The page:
"Ayman [was sentenced to] 35 years and he has served 15, Alaa was sentenced to 30 years and has served eight of them, and Lu'ay [was sentenced to] 19 years and he has served 10 of them. They will be sent to Gaza," she said.
"We are happy that we will see them but because the [border] crossing is closed, we are afraid that they will enter and we will stay here, making us fear that we won't be able to welcome them."
Under the swap deal reached between Hamas and the Israeli government last week and brokered by Egypt, the remaining 550 are scheduled to be released within two months.
Hamas spokesman Sami Abu Zuhri called the point that the prisoners left their jails "a historic moment."
Israel has some 6,000 Palestinian prisoners.
Shalit Comes Home
Emotions were also running high across Israel, where on October 17 the Supreme Court rejected petitions by relatives of victims of militant attacks to delay the swap.
In a letter to bereaved Israeli families, Prime Minister Binyamin Netanyahu wrote, "I understand the difficulty in accepting that the vile people who committed the heinous crimes against your loved ones will not pay the full price they deserve."
His spokesman, Mark Regev, added: "We, of course, don't want to do anything that would play into the hands of terrorists, that would make terrorists more powerful, that would endanger Israeli civilians in future terrorist operations. And it was very difficult negotiations with Hamas.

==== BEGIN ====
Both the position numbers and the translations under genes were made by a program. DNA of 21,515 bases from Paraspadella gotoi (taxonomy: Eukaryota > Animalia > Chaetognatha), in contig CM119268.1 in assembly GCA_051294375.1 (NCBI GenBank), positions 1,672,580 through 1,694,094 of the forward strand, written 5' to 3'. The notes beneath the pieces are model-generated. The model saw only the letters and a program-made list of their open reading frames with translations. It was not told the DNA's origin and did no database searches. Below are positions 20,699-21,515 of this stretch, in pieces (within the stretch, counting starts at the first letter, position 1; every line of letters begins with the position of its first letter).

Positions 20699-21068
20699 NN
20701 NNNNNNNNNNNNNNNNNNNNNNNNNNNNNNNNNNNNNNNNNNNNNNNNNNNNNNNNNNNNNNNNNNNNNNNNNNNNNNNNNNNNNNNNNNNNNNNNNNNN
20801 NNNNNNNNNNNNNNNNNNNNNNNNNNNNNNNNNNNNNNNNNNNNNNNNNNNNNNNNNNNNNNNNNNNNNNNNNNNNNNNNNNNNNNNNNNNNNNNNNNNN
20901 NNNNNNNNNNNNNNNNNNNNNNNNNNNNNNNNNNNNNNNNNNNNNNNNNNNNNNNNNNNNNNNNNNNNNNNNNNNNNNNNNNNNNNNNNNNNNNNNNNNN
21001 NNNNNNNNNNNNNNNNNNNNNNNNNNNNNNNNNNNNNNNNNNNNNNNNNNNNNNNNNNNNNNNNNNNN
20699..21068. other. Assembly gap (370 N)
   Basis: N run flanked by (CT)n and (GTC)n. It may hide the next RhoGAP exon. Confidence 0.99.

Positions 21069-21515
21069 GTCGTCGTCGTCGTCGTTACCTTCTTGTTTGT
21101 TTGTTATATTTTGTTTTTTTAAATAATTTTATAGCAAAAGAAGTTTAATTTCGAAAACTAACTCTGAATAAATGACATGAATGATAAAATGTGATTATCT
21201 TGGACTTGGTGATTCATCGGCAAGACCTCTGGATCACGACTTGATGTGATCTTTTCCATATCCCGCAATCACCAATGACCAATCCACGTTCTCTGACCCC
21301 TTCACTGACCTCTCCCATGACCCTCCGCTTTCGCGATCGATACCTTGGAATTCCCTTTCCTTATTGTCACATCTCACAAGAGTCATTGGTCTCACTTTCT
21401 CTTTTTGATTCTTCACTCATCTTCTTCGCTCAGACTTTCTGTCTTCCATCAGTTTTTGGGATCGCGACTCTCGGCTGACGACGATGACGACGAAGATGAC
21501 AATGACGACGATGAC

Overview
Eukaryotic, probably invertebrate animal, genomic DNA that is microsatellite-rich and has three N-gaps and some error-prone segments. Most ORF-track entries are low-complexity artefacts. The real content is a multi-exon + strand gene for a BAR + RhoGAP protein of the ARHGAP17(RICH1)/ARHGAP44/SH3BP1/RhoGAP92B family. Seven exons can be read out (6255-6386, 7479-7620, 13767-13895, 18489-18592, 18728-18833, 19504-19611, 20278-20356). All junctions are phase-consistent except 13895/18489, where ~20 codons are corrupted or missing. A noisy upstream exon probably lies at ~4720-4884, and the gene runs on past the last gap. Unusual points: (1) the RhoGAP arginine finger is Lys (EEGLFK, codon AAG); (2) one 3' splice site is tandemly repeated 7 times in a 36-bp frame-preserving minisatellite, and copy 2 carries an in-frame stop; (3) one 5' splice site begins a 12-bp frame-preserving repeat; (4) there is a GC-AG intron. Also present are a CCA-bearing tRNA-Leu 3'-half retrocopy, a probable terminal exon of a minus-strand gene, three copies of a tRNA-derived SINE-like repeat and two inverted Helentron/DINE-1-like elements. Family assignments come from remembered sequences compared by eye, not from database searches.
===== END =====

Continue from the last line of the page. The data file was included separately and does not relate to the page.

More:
"In the end, I think we have safeguards in this arrangement which contain the risk that it is involved in such a release [of Palestinian prisoners]."
White House spokesman Jay Carney said President Barack Obama was "personally pleased" by the development and urged Israelis and Palestinians to take steps toward resuming peace negotiations.
United Nations Secretary-General Ban Ki-moon and British Prime Minister David Cameron expressed hope that the prisoner exchange would bring peace in the region a step closer.
"I am very encouraged by the prisoner exchange today after many, many years of negotiations," Ban said. "The United Nations has been calling [for ending] this unacceptable detention of Gilad Shalit and also the release of all Palestinian prisoners whose human rights have been abused all the time."
In Tehran, Iranian Foreign Ministry spokesman Ramin Mehmanparast congratulated the Palestinians on the release of their prisoners.
Shalit was expected to return with his family to his northern hometown of Mitzpe Hila.
Shalit was a 19-year-old corporal on duty along the Gaza border when he was captured on June 25, 2006, by militants from three Gaza-based militant groups, including Hamas.
Three days after, Israel launched a massive military operation against Gaza in a bid to secure his release, which lasted five months and left more than 400 Palestinians dead.
Opinion polls in Israel suggest a strong majority of Israelis supports the deal.
The last swap for an Israeli soldier or the remains of an Israeli soldier came in 2008, when five militants were released in a deal with Hizbullah in exchange for the bodies of two Israelis.
Another deal four years earlier saw hundreds of Palestinians returned for one former Israeli officer and the bodies of three Israeli soldiers.
compiled from agency reports